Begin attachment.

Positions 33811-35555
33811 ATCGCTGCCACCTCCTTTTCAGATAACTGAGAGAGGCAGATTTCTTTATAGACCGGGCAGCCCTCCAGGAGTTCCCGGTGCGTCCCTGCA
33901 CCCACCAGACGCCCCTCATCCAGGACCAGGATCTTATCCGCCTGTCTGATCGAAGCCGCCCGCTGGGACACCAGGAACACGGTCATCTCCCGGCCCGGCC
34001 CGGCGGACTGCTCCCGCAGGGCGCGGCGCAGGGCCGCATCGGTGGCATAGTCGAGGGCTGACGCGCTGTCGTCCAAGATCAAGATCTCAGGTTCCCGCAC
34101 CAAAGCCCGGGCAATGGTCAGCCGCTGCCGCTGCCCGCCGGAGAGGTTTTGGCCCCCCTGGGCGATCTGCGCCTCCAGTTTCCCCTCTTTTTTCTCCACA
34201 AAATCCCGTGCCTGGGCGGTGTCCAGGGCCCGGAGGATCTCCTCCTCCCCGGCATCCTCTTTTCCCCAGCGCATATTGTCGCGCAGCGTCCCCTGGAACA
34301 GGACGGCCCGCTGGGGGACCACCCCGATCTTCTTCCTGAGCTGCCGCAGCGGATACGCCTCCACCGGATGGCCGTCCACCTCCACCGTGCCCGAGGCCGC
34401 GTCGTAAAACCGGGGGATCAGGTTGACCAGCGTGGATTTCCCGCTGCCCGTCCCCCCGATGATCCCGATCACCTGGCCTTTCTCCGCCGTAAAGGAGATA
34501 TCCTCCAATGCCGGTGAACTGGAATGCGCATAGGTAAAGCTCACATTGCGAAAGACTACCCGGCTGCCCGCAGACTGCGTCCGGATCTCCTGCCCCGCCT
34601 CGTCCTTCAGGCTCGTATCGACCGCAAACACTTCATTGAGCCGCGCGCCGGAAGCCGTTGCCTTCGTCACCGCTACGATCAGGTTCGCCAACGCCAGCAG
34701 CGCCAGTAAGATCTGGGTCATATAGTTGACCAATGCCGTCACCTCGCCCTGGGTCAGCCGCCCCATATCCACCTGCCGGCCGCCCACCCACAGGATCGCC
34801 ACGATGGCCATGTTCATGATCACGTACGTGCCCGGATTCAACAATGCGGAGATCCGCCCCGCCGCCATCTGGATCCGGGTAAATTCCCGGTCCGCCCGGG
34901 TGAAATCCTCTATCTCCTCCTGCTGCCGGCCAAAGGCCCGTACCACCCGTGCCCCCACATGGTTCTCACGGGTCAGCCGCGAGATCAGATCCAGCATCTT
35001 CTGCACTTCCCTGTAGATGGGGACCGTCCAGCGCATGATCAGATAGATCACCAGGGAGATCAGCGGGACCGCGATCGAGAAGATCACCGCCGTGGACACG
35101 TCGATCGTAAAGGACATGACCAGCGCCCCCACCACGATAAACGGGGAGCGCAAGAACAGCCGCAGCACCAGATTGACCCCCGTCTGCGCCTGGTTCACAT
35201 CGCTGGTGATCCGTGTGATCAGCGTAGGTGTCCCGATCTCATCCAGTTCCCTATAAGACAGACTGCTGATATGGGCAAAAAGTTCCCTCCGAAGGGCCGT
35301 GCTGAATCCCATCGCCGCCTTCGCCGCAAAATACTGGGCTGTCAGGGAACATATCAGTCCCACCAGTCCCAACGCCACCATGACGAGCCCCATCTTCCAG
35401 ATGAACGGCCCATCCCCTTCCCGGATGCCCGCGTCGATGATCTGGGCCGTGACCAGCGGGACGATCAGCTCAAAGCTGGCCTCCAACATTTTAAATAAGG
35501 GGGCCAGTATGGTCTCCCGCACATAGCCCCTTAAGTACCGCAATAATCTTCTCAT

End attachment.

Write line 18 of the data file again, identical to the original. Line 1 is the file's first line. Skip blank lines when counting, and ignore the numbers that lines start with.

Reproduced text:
35401 ATGAACGGCCCATCCCCTTCCCGGATGCCCGCGTCGATGATCTGGGCCGTGACCAGCGGGACGATCAGCTCAAAGCTGGCCTCCAACATTTTAAATAAGG